Gout: Symptoms, Causes, Diagnoses and Treatment
Gout is a type of arthritis which develops when a high level of uric acid deposits in the body and forms needle-like crystals in the joints and therefore, causes swelling and severe pain in the joints, often the joint at the base of the big toe. Gout occurs mostly in men between the ages of 30 to 50 years, in women after the menopause, and in patients with kidney disease. It can be asymptomatic (in which uric acid increases but no symptoms occur), acute (in which symptoms develop and resolved within 1-2 weeks), and chronic (which involves long-term complications).
Attacks usually occur at night and affect joints especially the big toe. Other common sites include the elbow, wrist, ankles, knees, and fingers. Major signs and symptoms include:
- Sudden and intense joint pain
- Acute inflammation and redness in joints leading to joints red, warm, and tender
- Stiffness and pain in joints during movement
- Mild fever
- Bone erosion
- Kidney failure
Gout is caused by the presence of high levels of uric acid in the body. When the uric acid level is normal in the body, it is easily dissolved in the blood and excreted out from the body in the form of urine but, high level of uric acid is difficult to excrete out by the kidney and it forms needle-like crystals around the affected joint that cause intense swelling and pain.
The different factors that increase the amount of uric acid in the body are:
- Diet: Drinking alcohol and sweetened beverages. Eating seafood and meat-rich diet.
- Obesity: Being overweight also makes the body difficult to excrete out uric acid.
- Medical conditions: Diabetes, heart, and kidney disease
- Age: Between 30 to 50 years
- Medications: Drugs like diuretics and aspirin with salicylates.
- Genes: Hereditary gout also leads to its development in the next generations.
An accurate gout diagnosis is required as gout has some same signs/symptoms as other forms of arthritis. The various methods to diagnose gout are:
- Medical history: To assess hereditary chances of gout.
- Blood tests: To measure the levels of uric acid and creatinine in the blood.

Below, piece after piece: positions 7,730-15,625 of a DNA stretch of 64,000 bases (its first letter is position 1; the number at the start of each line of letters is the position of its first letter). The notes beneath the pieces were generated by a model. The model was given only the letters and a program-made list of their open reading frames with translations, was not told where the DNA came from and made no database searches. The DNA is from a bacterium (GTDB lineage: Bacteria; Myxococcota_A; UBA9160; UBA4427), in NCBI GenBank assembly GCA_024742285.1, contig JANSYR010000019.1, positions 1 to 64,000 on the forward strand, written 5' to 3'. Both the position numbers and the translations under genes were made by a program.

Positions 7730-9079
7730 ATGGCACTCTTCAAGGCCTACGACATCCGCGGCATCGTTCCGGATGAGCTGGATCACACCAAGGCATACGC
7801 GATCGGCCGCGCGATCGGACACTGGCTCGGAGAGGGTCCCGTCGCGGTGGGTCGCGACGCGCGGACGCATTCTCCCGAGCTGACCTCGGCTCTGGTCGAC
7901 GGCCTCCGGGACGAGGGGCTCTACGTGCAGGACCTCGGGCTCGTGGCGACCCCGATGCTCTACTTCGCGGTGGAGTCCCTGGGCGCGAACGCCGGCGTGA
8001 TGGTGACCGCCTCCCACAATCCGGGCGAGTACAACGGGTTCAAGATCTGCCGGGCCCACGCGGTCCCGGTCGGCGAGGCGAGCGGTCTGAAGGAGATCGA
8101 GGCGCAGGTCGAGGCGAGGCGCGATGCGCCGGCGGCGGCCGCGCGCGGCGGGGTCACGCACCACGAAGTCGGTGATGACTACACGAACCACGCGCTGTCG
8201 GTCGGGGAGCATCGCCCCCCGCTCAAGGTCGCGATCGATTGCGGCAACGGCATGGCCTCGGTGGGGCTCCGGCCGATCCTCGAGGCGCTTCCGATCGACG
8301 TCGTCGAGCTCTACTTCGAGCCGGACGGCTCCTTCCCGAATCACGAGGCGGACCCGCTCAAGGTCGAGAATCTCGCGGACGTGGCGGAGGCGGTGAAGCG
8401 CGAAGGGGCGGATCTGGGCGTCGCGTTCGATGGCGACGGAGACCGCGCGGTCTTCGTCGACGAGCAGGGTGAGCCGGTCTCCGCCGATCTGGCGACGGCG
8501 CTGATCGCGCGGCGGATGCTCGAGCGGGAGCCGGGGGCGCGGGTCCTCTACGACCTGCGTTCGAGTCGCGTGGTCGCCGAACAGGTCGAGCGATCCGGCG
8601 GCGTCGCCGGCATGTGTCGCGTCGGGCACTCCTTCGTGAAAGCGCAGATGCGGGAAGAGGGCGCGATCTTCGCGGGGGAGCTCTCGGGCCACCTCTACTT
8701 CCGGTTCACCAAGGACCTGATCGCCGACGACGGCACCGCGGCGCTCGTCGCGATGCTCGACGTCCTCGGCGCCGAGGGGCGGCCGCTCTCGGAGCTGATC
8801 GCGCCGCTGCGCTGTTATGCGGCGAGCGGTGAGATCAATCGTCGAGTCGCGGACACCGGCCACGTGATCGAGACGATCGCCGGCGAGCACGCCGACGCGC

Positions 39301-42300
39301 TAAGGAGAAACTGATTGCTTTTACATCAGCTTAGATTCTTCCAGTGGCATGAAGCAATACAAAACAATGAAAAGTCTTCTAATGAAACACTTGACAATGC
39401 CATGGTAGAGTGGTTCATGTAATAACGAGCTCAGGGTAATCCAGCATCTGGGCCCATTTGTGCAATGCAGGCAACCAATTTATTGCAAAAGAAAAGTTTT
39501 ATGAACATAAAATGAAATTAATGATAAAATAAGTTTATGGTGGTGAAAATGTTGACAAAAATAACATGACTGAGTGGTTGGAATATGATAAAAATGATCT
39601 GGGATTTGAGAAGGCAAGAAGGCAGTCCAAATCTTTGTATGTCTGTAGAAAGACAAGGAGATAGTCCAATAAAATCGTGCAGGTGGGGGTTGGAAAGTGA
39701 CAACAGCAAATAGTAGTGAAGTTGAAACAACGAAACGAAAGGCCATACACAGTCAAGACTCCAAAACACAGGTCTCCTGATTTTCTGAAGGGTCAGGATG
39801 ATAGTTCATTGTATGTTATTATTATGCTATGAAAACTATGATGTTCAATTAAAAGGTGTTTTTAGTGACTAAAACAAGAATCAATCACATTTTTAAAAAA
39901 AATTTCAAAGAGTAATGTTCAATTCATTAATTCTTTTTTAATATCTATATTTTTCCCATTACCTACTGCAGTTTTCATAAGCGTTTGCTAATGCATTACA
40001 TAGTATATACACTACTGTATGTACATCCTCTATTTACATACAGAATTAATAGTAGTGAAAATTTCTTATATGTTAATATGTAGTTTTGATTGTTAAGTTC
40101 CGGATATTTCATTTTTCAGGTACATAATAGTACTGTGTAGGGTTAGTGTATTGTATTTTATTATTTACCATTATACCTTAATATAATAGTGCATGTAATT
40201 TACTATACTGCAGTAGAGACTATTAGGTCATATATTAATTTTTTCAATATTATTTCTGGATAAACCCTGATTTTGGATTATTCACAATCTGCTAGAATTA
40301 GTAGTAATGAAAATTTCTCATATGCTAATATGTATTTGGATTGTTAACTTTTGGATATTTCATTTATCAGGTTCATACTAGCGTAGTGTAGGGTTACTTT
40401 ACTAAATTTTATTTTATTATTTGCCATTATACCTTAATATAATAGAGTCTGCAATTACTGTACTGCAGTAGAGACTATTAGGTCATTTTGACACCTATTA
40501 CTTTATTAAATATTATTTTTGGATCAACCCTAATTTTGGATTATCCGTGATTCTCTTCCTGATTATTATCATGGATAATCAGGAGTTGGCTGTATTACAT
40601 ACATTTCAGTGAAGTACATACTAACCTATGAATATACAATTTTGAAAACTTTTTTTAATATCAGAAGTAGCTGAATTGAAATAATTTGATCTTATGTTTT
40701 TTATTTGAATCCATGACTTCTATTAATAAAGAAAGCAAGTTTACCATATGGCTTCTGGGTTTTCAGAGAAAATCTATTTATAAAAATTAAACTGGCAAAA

- Ultrasound: To detect urate crystals around the affected joint.
- Joint fluid test: To detect urate crystals by examining fluid taken from the affected joint.
- Dual-energy CT scans: To detect the presence of urate crystals around the affected joint.
- X-ray imaging: To find other cause of the joint problem.
Treatment & Prevention
Gout can be treated either by treating its symptoms, ie, pain, swelling, etc or by blocking the production of uric acid or by speeding the removal of uric acid. Its complications can also be prevented by adopting a healthy diet.
Drugs which are used to relieve pain and swelling
- Nonsteroidal anti-inflammatory drugs (NSAIDS) – Drugs like ibuprofen, indomethacin and naproxen sodium
Drugs which are used to block uric acid production
- Pegloticase – It is used when other standard medications are unable to lower the level of uric acid. This drug is administered by intravenous (IV) infusion route every two weeks.
Drugs that improve uric acid removal
As already mentioned that diet plays a major role in increasing uric acid levels and its complications, so, it is important to adopt a healthy lifestyle when detected with gout.
Foods to eat
- Skim milk and low-fat dairy products
- Whole grains
- Plant oils including olive, canola, sunflower oils
- Fruits those are less sweet
- Vitamin C supplements
Foods to avoid
- Refined carbohydrates and processed foods
- Red meat
- Sugary beverages
- Excessive alcohol